One hundred days before Dave Patrick Underwood was murdered on 29 May, a group of analysts who monitor online extremism concluded that an attack like the one that killed him was coming.
An anti-government movement intent on killing law enforcement officers had been growing rapidly on social media, the analysts at the Network Contagion Research Institute warned.
Building on the work of other analysts, the researchers had identified Facebook groups where thousands of members obsessed over the idea of an imminent American civil war called “the Boogaloo”, displaying photographs of rifles and combat equipment, sharing advice for making weapons and posting memes about killing police and federal officials. The Facebook groups were particularly dangerous, the researchers concluded, because they were helping to build local connections between nascent domestic extremists. The movement appeared to be successfully recruiting members of the US military.
Facebook responded to findings that it was “studying trends” around the use of the word “Boogaloo” on its platforms, and that it would remove any content that violated its rules against inciting hatred or violence. Over the next few months, a spokesperson said, it would remove 800 individual Boogaloo-related posts that violated its policies. But it did not ban the Boogaloo movement from its platform, or take the majority of the Boogaloo groups down.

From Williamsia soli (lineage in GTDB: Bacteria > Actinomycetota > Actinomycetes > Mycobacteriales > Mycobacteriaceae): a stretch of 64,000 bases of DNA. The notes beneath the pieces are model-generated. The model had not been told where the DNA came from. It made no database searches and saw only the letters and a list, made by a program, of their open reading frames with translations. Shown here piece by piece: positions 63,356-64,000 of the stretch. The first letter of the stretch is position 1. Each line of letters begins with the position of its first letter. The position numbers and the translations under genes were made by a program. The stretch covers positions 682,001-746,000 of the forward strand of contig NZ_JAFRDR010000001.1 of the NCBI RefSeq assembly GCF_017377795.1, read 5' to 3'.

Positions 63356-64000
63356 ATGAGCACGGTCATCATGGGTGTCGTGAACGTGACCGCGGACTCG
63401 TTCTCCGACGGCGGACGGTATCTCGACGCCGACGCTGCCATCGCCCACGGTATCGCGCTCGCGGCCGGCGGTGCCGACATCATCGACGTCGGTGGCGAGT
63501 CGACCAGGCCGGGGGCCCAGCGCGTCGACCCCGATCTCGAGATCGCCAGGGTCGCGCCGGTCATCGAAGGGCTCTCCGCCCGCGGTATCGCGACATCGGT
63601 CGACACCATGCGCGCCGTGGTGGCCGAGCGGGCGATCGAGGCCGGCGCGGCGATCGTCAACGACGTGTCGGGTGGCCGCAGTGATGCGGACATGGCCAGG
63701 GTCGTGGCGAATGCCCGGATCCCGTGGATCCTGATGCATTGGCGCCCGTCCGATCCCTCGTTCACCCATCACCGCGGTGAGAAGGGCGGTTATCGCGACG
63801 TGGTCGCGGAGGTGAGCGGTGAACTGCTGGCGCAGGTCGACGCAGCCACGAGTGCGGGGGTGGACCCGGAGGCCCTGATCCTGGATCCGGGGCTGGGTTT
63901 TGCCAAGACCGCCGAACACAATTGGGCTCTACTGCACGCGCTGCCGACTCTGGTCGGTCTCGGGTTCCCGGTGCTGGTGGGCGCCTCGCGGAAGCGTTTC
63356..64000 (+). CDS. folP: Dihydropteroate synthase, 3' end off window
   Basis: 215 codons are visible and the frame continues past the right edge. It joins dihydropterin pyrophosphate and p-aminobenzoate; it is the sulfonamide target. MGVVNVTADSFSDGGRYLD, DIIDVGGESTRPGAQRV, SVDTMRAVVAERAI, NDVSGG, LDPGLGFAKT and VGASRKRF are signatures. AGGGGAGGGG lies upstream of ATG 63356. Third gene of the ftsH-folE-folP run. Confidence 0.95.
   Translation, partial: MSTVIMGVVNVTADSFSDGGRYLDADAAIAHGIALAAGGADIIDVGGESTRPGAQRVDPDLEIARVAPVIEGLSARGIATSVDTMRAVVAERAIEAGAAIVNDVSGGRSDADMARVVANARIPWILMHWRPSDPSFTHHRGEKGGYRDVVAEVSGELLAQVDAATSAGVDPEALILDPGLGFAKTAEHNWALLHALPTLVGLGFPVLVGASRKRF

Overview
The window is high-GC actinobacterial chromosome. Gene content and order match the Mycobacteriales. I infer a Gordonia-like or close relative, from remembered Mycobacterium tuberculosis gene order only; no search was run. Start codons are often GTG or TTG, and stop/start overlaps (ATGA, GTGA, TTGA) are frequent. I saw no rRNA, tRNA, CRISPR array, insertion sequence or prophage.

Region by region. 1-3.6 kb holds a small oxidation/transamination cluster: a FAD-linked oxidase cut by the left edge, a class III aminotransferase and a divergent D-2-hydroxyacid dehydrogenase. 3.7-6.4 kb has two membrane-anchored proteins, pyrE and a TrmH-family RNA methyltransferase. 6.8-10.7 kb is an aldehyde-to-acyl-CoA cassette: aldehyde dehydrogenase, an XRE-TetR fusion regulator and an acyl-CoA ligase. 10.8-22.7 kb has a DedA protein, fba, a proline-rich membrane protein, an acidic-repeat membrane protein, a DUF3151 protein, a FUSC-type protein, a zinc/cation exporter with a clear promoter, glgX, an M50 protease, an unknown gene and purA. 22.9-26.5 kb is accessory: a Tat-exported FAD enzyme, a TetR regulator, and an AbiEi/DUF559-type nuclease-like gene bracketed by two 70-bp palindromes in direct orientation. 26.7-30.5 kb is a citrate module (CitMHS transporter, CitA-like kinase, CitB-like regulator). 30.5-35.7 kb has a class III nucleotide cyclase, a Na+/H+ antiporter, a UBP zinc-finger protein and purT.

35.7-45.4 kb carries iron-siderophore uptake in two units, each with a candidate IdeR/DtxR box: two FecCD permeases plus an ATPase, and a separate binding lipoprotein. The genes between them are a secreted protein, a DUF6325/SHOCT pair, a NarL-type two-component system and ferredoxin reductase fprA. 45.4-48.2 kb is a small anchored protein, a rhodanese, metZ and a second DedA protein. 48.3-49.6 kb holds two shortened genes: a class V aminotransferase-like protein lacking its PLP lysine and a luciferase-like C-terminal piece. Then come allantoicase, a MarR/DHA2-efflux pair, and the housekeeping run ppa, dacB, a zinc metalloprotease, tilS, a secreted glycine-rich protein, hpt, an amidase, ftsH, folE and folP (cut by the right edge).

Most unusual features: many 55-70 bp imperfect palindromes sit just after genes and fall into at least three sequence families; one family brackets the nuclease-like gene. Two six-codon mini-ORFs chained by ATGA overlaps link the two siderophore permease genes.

Two months later, another report warned of the Boogaloo movement’s “explicit threats of violence to government authorities”. There were now at least 125 Boogaloo groups on Facebook, the Tech Transparency Project said. The groups had added tens of thousands of members in the last 30 days alone, as coronavirus lockdown measures made some Americans furious about what they perceived as government “tyranny”. More than half of these Facebook groups had been created since February.
This time, Facebook said it had removed some groups and pages that used Boogaloo-related terms for violating Facebook policies. But none of the Facebook groups explicitly mentioned in the Tech Transparency report had been taken down, HuffPost reported, even though the online rhetoric was already translating into action: earlier in April, Texas police arrested Aaron Swenson, a man who had reportedly “liked” more than a dozen Boogaloo-related pages, and who police said had been livestreaming himself on Facebook as he drove around looking for a cop to execute.
It was just after 7am on 28 May, and Steven Carrillo, a US air force sergeant, was already awake, posting on Facebook about a “great opportunity” to attack federal agents, according to federal prosecutors.
Carrillo, 32, was an active duty member of the air force, assigned to Travis air force base in California. Two years before, he had taken part in an intensive training session to become part of an elite air force security unit, the Phoenix Ravens, who were prepared to protect aircraft from attacks in volatile situations.
But three days after George Floyd was killed in Minneapolis, as protests against police violence spread across the country, prosecutors allege, Carrillo was preparing to put his military training to use not in protecting fellow service members, but in staging attacks against government officers.
“It’s our coast now this needs to be nationwide. It’s a great opportunity to target the specialty soup bois. Keep that energy going,” Carrillo allegedly wrote on Facebook, sharing a link to a video of a crowd attacking California highway patrol officers, with two flame emojis.